Energy Security and Nuclear Deal

The whole of yesterday, I anxiously watched the proceedings of Lok Sabha. Speaker after speaker from all the political parties talked about the Indo-US Nuclear Deal. The Deal will free India for getting the supply of uranium to keep the existing and the under construction nuclear plant running to full capacity. It will open the door for India’s scientists and technocrats as well as scientific institutions in participating and collaborating with the advanced nations in cutting edge technologies of next generation. India will be free to get foreign companies supply the nuclear power plants and technologies or set up the plants. It is only after the Deal that India can set up the desired share of nuclear power plants.

Unfortunately, the debates were highly political with unnecessary contents, but hardly useful information or any inspiring suggestions. I am afraid if the members have gone through the McKinsey report- ‘Powering India: the Road to 2017’:

1. If India grows at an average rate of 8% for the next 10 years, the demand for power is likely to soar from around 120GW at present to 315-335GW by 2017.

2. India will require a generation capacity of 415-440GW-the three times the present installed capacity of about 140GW.

3. India will require an annual addition of 20-40 GW- five to ten fold of the addition, about 4GW, that India achieved in the last 10 years.

4. India power sector will need investment of about US $600 billion (Rs 24 lakh crore) – with $ 300 billion in generation, $ 110 billion in transmission, and $ 190 billion in distribution.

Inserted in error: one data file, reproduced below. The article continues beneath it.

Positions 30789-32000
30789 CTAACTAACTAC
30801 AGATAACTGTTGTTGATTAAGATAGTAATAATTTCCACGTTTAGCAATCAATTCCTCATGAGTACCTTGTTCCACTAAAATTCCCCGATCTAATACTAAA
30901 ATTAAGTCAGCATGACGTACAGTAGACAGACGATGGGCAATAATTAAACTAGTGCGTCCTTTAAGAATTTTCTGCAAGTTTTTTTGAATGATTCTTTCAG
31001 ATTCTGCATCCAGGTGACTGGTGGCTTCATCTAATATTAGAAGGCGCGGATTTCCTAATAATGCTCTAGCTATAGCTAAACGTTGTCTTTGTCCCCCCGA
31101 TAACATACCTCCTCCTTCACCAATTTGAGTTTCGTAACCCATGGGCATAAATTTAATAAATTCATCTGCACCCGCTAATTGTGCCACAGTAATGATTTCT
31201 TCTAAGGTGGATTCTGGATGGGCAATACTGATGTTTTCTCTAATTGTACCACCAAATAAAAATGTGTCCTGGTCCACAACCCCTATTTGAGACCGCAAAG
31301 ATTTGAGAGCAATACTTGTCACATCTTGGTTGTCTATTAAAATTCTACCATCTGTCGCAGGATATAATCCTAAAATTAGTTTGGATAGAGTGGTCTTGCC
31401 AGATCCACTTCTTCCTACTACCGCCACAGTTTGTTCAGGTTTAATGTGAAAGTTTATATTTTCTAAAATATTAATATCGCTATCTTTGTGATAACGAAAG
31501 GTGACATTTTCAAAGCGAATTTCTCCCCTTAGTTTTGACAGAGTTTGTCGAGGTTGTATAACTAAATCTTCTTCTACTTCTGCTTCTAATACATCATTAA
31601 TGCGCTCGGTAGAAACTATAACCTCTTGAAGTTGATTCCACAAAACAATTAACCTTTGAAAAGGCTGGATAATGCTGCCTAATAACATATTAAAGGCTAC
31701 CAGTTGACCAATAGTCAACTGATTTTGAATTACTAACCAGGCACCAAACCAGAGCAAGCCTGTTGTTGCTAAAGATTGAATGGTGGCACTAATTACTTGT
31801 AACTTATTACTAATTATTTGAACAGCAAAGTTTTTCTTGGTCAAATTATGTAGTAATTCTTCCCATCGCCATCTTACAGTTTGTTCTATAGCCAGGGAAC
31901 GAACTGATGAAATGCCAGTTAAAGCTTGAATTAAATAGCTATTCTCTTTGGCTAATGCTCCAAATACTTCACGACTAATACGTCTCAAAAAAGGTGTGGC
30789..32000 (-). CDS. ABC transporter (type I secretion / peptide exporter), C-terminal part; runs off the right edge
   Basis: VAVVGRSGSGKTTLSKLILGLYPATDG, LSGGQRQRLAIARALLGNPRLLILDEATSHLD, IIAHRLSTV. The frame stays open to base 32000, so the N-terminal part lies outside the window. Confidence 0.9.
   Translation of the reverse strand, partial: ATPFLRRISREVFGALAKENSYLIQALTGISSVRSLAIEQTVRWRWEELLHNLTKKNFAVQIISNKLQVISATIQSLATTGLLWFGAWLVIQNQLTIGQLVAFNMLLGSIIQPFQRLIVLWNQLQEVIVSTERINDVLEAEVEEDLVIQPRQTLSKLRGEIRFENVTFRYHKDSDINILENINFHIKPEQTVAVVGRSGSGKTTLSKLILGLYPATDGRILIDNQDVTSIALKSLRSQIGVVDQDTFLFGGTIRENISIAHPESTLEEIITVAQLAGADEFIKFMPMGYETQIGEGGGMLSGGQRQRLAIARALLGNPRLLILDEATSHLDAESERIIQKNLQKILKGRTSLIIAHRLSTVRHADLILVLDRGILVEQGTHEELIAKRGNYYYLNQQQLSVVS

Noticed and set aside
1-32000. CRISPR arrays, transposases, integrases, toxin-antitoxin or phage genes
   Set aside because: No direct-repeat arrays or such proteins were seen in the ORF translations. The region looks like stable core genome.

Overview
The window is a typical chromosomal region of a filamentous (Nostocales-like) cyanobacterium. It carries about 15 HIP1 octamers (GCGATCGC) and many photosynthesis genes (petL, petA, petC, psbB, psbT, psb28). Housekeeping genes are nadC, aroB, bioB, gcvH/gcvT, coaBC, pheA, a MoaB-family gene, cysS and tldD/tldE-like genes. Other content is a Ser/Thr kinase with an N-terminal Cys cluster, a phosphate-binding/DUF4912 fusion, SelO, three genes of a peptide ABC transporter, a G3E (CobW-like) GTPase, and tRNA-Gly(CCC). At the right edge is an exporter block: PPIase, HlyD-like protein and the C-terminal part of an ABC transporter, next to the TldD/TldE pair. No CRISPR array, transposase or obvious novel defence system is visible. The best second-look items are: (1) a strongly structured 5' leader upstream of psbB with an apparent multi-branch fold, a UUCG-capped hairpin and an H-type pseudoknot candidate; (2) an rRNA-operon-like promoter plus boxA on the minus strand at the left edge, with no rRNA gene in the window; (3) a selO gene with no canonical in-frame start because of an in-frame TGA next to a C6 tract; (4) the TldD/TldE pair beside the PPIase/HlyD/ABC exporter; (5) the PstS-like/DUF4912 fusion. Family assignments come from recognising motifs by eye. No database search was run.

5. India must have manufacturing capacity for 30 GW power plant equipment and machinery or be ready to import.

6. India will also require 300,000 skilled and semi-skilled workers.

7. With inadequate coal in the country, India will have to create infrastructure capacity for 100 MMTPA of coal imports.

8. India takes 5-6 years to build a thermal power plant as against China taking 2-3 years and other countries doing that in less than four years. (It takes up to 10 years to build a Greenfield nuclear power plant).

It is unfortunate that the parliamentarians that try to keep on boasting of the India’s miracles in IT sector and the contribution of India’s scientists in nuclear field hardly mentioned about the dismal efficiency of the project executions and huge cost escalations in almost all the sectors that is holding the country behind year after year.

While participating in the debate, the politicians never mentioned of the losses that are due to political will to control it.

I wish there would have been a pre-voting quiz to decide the MPs that should be allowed to vote for a serious issue such as Indo-US Nuclear Deal.

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